HEADLINES:
November 18 2017
Befittingly creepy
02 November 2017

In a year that has already seen a multi-language blockbuster, the sequel of Baahubali, and will later witness another biggie in the form of the Rajnikanth starrer 2.0, comes this smaller league horror-themed trilingual, The House Next Door (Avalin Tamil, Gruham in Telugu) starring Siddharth and Andrea Jeremiah. The music for the movie has been composed by Girishh Gopalakrishnan in all three languages and marks his Bollywood debut. Barring one song, the short soundtrack has the same tunes across the three versions.

The tune that differs between Hindi and Tamil (Telugu features the same tune as Tamil) is the only one that digresses from the movie’s central theme. While I find the romantic composition more imaginative in Tamil, ‘O Mere Sanam’ is a pleasantly engaging listen. The soundscape is a familiar one, but Shakeel Azmi’s neatly written lines and Benny Dayal’s fantastic singing (have always maintained that the man’s skill at rendering melodic tracks is highly under used) make it worthwhile. The rest of the soundtrack is dark, in keeping with the plot. ‘Ye Waqt Maut Ka Hai’ is aggressive in conveying the darkness, with dramatic interludes and menacing vocals from Suraj Jagan and Shilpa Natarajan.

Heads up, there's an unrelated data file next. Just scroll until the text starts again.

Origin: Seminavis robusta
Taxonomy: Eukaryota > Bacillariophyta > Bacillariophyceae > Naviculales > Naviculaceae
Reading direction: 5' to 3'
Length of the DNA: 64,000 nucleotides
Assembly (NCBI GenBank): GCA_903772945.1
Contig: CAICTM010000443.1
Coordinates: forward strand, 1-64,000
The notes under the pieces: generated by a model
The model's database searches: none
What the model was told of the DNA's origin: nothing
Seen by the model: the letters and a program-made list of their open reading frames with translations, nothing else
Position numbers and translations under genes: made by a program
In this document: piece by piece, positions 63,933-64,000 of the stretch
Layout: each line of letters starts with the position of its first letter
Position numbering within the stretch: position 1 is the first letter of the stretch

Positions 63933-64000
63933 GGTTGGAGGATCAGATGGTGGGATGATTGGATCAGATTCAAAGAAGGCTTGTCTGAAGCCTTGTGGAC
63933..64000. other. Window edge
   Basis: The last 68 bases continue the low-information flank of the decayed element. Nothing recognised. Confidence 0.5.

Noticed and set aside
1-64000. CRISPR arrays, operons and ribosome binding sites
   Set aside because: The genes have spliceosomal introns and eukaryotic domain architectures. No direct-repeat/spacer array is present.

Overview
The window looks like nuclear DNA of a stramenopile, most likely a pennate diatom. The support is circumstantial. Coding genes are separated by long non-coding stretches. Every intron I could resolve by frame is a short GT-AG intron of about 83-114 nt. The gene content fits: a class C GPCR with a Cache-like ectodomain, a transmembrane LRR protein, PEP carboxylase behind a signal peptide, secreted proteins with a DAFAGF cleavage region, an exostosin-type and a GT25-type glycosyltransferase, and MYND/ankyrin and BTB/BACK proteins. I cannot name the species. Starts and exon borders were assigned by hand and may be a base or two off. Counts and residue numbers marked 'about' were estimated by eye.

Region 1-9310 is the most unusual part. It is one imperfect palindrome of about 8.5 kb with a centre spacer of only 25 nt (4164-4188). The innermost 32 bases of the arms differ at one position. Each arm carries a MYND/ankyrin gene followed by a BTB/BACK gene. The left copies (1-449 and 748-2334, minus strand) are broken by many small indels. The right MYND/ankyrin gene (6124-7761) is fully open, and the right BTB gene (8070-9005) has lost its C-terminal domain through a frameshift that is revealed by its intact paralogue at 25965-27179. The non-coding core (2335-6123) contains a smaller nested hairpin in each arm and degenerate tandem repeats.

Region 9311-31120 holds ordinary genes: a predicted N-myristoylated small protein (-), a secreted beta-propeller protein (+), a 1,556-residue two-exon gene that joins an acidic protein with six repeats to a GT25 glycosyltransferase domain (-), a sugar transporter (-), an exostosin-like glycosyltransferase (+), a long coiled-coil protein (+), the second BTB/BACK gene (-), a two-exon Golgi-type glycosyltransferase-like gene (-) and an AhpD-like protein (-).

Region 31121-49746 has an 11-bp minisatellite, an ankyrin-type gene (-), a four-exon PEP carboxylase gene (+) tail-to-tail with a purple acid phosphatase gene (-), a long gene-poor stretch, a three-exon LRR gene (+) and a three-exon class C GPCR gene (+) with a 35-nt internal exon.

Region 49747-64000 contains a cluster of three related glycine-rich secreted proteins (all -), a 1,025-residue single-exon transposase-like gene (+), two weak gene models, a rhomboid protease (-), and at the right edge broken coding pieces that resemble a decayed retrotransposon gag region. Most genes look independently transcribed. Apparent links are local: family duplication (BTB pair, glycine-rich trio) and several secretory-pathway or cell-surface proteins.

It is in the other two tracks however that Gopalakrishnan manages to creep you out. In ‘Xiao Xiao Ma’ the composer seemingly draws inspiration from the opening verse of ‘Morning Mood’ from Edvard Grieg’s Peer Gynt. But with the changed time signature (from 6/8 to 7/8) and the sinister undertone, Gopalakrishnan does a brilliant conversion of the happy, hopeful melody into a spooky lullaby. Accentuating the effect is the singing by Chen-Yu Maglin (who also wrote the Chinese lyrics) and Poorna M. ‘The House Next Door Theme’ is short but incredibly effective, thanks largely to the splendid strings section of the F.A.M.E.’s Macedonia Symphonic Orchestra that dominates the orchestral piece. This one is a competent soundtrack where the composer’s work shines through in the more thematic pieces.

 

 

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